The EFTA Surveillance Authority (ESA) has finalised its preliminary examination of a complaint case concerning the Norwegian Petroleum Tax Act. ESA finds that the annual cash refund of the tax value of petroleum exploration costs does not entail state aid.
“Having scrutinised it on the basis of a comprehensive complaint, ESA is satisfied that this tax rule does not entail state aid”, says ESA’s President Bente Angell-Hansen.
Under the Norwegian Petroleum Tax Act, companies with taxable income can deduct exploration costs, an indispensable phase of petroleum extraction.
Petroleum companies that do not have taxable income can carry forward their losses with interest, or ask for an annual cash refund of the tax value of these costs.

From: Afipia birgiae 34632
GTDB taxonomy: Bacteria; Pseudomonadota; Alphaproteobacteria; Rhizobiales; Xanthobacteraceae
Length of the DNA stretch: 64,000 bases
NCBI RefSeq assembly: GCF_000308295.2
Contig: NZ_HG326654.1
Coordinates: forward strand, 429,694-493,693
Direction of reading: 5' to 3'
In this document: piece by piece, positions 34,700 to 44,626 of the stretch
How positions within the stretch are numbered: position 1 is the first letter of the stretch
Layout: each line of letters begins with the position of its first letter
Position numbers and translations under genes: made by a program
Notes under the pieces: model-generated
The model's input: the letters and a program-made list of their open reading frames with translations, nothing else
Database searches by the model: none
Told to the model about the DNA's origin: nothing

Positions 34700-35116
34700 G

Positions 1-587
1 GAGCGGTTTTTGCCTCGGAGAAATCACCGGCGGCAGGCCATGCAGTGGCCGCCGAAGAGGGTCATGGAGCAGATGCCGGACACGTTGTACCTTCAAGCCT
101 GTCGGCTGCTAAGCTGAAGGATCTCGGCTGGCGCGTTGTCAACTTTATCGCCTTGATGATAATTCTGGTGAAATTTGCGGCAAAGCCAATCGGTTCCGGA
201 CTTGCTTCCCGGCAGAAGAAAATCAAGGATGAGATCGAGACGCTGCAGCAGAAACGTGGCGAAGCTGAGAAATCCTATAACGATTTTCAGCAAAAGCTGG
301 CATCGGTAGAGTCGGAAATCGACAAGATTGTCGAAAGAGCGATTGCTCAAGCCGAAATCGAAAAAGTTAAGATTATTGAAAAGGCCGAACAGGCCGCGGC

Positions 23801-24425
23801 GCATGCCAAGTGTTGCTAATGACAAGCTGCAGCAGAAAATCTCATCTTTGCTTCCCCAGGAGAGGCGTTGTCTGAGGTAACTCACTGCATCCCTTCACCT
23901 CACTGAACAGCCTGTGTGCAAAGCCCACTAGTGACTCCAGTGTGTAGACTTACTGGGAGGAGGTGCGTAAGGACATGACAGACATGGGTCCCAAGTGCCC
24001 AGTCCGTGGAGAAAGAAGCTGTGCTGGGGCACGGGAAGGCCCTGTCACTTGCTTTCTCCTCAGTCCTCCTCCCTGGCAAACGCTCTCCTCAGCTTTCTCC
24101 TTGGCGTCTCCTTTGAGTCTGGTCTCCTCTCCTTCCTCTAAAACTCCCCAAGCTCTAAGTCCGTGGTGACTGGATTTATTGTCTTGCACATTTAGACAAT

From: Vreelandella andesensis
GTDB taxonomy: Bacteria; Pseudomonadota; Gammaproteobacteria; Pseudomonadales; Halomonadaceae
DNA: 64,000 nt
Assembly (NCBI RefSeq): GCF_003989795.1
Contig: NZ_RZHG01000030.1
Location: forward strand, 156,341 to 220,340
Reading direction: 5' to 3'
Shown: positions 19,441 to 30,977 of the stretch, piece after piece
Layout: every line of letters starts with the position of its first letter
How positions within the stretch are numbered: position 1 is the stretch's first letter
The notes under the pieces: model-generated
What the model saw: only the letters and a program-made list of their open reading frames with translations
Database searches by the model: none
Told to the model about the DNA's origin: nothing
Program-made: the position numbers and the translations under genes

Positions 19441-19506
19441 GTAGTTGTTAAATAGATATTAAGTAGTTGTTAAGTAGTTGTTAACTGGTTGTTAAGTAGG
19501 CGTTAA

The case was brought to ESA by Bellona, an environmental non-profit organization, claiming that the cash refund of the tax value of petroleum exploration costs entails unlawful state aid from the Norwegian state by giving a selective advantage to certain companies.
ESA has now concluded that the measure is not selective. The measure is available to all companies on an equal footing. According to EEA state aid rules, a measure that is not selective does not constitute state aid.NCS Exploration 2019, May 21-22, Fornebu: Recent Advances in Petroleum Exploration